Aristotle is claimed to have said that “Knowing yourself is the beginning of wisdom”. Similarly, the Dalai Lama suggests that having a greater self-awareness of understanding means having a better grasp of reality.
We all think we know ourselves. But in reality, we are different in front of people. We wear a mask depending on who we are interacting with and based on how we want to be perceived in that situation. We usually identify our existence with our position in society, our friends and family, the needs and desires of our body, and the emotional and intellectual expressions of our mind. We rarely take the time to contemplate the real nature of our existence; to ask the question, “Who am I?”.
Our self-concept is how we think about, evaluate or perceive ourselves. Our self-concept answers the question “Who Am I?”, which includes roles, attributes, behaviours and associations that we consider most important about ourselves often using the following categories:
- Physical attributes (e.g. blue/brown eyes, short/tall,)
- Social relationships (e.g. friend, girlfriend/boyfriend)
- Familiar relationships (e.g. brother/sister, mother/father)
- Occupations (e.g. doctor, teacher, nurse, lawyer, plumber)
- Avocations (e.g. athlete, artist, musician)
- Abilities/disabilities (e.g. funny, shy, smart)
- Spirituality (e.g. Buddhist, atheist, Christian)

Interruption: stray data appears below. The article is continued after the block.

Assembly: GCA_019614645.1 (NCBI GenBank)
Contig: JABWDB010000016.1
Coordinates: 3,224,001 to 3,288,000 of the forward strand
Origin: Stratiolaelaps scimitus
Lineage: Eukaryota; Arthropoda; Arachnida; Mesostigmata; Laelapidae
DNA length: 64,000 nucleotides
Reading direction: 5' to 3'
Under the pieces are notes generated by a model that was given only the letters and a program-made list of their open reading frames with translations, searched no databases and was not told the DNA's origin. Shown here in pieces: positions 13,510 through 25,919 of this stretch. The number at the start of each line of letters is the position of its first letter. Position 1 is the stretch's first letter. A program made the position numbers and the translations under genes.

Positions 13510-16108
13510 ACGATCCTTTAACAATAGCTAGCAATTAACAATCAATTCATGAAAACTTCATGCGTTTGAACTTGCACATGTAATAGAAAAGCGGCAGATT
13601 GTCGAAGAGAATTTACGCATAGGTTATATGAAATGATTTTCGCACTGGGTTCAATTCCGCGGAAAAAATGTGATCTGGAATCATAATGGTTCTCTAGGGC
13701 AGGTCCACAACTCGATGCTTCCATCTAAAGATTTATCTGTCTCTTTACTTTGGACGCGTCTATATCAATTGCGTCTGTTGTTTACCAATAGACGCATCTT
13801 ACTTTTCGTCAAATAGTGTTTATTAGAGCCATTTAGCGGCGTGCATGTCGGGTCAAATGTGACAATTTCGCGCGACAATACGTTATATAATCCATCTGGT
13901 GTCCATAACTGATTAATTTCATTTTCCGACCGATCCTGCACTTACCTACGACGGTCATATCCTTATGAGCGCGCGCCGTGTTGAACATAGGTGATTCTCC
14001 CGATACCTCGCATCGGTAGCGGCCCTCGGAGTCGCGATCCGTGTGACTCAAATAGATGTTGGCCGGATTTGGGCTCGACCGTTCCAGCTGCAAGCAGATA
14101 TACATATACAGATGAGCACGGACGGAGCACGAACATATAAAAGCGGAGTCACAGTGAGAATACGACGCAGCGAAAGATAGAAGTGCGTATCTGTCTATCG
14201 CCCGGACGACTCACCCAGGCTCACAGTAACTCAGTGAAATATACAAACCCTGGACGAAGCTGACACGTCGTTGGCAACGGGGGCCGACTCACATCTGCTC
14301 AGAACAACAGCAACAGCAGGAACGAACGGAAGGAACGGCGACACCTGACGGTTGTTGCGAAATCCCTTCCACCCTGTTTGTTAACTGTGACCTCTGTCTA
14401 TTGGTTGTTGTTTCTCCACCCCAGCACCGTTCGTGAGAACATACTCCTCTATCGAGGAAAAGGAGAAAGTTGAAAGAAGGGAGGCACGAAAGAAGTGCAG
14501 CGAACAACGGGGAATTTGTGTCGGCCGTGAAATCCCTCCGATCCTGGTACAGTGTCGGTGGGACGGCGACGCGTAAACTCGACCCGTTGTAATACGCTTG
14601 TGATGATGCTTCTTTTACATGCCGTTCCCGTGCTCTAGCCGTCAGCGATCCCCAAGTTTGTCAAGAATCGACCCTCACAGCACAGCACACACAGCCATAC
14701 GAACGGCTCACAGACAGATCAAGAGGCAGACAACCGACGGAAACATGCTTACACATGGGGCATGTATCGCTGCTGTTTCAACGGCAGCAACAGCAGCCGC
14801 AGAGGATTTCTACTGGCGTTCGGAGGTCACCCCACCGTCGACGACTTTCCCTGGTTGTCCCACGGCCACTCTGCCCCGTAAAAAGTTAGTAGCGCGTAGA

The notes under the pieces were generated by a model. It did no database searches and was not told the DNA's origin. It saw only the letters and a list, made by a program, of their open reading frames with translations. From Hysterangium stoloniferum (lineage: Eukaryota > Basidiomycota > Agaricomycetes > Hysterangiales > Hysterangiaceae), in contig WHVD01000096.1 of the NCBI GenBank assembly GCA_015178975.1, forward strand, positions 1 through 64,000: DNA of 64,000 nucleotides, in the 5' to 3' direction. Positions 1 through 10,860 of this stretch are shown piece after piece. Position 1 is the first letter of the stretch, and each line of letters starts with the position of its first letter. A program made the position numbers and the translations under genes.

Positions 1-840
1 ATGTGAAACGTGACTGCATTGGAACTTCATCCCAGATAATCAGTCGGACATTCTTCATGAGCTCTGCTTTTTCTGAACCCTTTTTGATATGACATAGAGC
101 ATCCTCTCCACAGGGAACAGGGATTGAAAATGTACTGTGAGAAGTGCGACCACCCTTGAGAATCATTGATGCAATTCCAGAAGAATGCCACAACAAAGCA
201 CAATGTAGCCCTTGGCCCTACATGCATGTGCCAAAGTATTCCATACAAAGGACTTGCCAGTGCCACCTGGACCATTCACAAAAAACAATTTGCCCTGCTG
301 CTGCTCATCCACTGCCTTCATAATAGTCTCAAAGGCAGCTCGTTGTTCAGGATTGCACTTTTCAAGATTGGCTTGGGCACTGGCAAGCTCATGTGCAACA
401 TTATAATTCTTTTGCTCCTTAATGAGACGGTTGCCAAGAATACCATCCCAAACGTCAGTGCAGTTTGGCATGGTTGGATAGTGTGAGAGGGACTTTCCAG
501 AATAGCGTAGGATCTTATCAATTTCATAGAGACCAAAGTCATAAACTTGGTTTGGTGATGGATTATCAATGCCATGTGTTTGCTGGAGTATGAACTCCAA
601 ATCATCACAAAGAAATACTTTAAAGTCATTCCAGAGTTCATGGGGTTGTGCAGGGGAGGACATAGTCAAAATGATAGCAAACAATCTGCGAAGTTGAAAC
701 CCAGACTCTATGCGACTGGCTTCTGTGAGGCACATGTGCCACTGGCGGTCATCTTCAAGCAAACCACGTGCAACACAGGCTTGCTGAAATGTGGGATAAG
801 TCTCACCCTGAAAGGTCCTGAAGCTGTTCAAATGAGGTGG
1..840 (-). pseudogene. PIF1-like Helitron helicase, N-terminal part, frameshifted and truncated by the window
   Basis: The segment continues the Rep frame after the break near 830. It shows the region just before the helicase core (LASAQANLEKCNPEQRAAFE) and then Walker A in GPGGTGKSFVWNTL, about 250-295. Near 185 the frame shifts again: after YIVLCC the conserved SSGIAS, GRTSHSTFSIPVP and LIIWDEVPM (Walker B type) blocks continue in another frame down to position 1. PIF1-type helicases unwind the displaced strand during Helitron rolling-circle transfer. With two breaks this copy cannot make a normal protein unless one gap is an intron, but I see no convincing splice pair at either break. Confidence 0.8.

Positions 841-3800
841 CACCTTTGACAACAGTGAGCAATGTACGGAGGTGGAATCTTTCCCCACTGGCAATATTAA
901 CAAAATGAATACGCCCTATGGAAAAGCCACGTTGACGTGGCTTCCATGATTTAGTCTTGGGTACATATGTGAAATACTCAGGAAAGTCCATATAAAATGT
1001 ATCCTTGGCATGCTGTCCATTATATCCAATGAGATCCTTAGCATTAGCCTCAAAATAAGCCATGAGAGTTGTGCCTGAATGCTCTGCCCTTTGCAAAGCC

- Salient attributes (e.g. honest/dishonest, lazy/hardworking)
Self-concept, rather than being innate, develops over time from a number of sources including our genetics (temperament) and feedback from our social world e.g. parent, family members, teachers, coaches, as well as our cultural heritage. Our self-concept develops partly from our temperament, but also through our life experiences and the interactions we have experienced throughout our life. Although childhood is a particularly important time in the development of our self-concept, it is not static and changes throughout our life, often depending on the context and the situation.
Self-awareness refers to being able to recognise and understand our emotions, personal preferences, values, strengths and weaknesses. It is a realistic and balanced appraisal of our skills and competencies and an understanding what is within our realm of competence and what is beyond us. Self-awareness plays a vital role in how we understand ourselves and how we relate to others and the world. If we are highly self-aware, we can objectively evaluate ourselves, manage our emotions, ensure that the behaviour aligns with our values and correctly understand how others perceive us.
Self-awareness requires that we:
- Identify our emotions
- Identify personal, cultural and linguistic resources
- Integrate personal and social identities
- Link our feelings, values and thoughts
- Behave honestly and with integrity
- Examine our prejudices and biases
- Develop a growth mindset
- Experience self-efficacy
- Develop interests and a sense of purpose
How to improve self-awareness?
Spend time with yourself
Become a better listener, and ask for feedback
Learn to write, track, and analyse your goals
Use personality and character trait assessments to gain insights.
Journal writing is a good way to becoming more self-aware
Using the Johari Window to develop self-awareness
The Johari Window is a great self-awareness tool. It is named after the first names of the two psychologists who have invented it (Joseph Lufft and Ηarry Ingam).
This window divides our Self in four areas:
- Open(known to us, known to others)
- Hidden(known to us, unknown to others)
- Blind(unknown to us, known to others)
- Unknown(unknown to us, unknown to others)